Ex-presidential hopeful John Kerry has decided one “also ran” is enough on his resume when it comes to presidential elections, at least for 2008. That’s got to be sad news for bloggers, Web crawlers and Internet surfers. He was by far the most liked or disliked candidate around, if Google search results have any legitimacy.

A search for “John Kerry” “presidential campaign” found 940,000 possible matches. This verifies at least with one search engine that his name recognition on the Web (at 7:32 p.m. Wednesday) was the highest of all the major 28 candidates.

By choice, his name is now officially stricken and will not appear on the 2008 ballot. Kerry said he plans instead to run for a fifth Senate term in Massachusetts where voters first elected him in 1984.

This reduces the collection of serious Democrat candidates to an even dozen according to the “Iowa Presidential Watch 2008” Web site (www.iowapresidentialwatch.com).

It’s safe to say, however, the ongoing open call for presidential candidates has never seen such interest and will no doubt generate even more.

On the Republican side, the Presidential Watch also lists 12 serious Republican candidates and “three frequently mentioned despite saying they are not running” candidates. Those “are not running” candidates include Mississippi Governor Haley Barbour, Florida Governor Jeb Bush and U.S. Secretary of State Condoleezza Rice.

President George W. Bush’s low poll ratings could be fueling the hopes of many hopefuls. The unpopular War in Iraq will no doubt continue playing a role. But online information-spreading opportunities can’t be overlooked when trying to understand the escalating advance hype.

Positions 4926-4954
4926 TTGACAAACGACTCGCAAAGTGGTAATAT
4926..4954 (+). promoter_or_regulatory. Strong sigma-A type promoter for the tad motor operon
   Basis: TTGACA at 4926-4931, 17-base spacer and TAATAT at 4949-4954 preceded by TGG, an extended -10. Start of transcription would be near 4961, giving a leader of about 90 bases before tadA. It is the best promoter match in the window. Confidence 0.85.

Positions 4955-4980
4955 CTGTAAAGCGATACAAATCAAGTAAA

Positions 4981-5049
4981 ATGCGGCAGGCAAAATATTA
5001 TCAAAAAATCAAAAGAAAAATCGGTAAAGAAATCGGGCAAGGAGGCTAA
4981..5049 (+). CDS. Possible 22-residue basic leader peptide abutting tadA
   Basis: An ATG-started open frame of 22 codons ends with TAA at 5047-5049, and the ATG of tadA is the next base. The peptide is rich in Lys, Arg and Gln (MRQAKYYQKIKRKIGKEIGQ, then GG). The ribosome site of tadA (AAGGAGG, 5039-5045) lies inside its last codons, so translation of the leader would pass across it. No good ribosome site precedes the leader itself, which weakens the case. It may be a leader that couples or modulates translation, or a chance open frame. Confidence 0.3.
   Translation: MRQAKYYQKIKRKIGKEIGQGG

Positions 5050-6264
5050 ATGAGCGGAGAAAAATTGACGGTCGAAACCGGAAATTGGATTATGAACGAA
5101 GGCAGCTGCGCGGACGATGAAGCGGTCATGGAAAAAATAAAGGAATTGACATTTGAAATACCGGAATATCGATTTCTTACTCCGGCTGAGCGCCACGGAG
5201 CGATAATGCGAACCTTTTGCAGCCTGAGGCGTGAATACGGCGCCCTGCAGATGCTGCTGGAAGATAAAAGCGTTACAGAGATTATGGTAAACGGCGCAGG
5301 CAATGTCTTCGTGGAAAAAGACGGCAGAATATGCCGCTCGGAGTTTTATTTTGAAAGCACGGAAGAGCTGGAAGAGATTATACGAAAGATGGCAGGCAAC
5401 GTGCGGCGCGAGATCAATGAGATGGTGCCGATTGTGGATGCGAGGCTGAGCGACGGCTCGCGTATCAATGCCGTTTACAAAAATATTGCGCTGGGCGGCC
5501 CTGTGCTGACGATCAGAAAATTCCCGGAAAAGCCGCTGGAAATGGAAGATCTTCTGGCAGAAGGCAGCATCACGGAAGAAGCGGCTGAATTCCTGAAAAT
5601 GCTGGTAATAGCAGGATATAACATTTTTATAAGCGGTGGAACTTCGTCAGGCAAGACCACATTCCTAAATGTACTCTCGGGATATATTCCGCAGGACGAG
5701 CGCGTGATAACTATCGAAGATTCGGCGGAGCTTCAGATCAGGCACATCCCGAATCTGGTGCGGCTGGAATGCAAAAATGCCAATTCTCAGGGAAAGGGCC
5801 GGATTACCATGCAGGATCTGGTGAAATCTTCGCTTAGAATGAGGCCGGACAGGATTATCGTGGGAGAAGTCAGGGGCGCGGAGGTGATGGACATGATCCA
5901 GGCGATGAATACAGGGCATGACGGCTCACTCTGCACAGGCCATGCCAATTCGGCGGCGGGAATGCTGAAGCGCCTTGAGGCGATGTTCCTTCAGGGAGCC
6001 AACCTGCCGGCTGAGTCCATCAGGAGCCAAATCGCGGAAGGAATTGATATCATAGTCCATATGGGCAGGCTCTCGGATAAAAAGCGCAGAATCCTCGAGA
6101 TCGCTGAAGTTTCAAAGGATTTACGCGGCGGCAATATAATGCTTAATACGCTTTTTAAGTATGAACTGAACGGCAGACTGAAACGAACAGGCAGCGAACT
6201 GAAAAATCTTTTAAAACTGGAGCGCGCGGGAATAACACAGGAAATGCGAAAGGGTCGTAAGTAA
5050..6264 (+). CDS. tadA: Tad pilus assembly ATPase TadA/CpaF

For instance, Google (that’s a verb) Democrat Senator Hillary Clinton’s presidential campaign notes on the Web, and you’ll get 565,000 results. Granted she was married to Bill and he ran for president twice and won. Compare Hillary’s name recognition on the Web with newcomer Barack Obama who already has 322,000 Google results. Then note that the Republican’s highest Google result-getter is John McCain at 468,000.

It’s too early to say what these numbers mean in the world of campaign strategy. What it does say is this: Whether playing a role in promoting candidates, demeaning candidates or simply acting as a pseudo-poll for popularity and name recognition, the symbiotic relationship between the Web and politics is here to stay.

The Web emerged as a major medium during the 2004 elections. Blogs to fundraising venues, candidate outings to campaign promotions provided a mixture of the sanctioned and the nonsanctioned — the good, the bad and the ugly — on candidates of any note. That should be expected to increase exponentially this campaign season.

Assessing a candidate’s viability by Web search results is not easy or at this time even scientific. It does, however, attest to name recognition. And, name recognition is a tried and true campaign necessity — perhaps more than ever.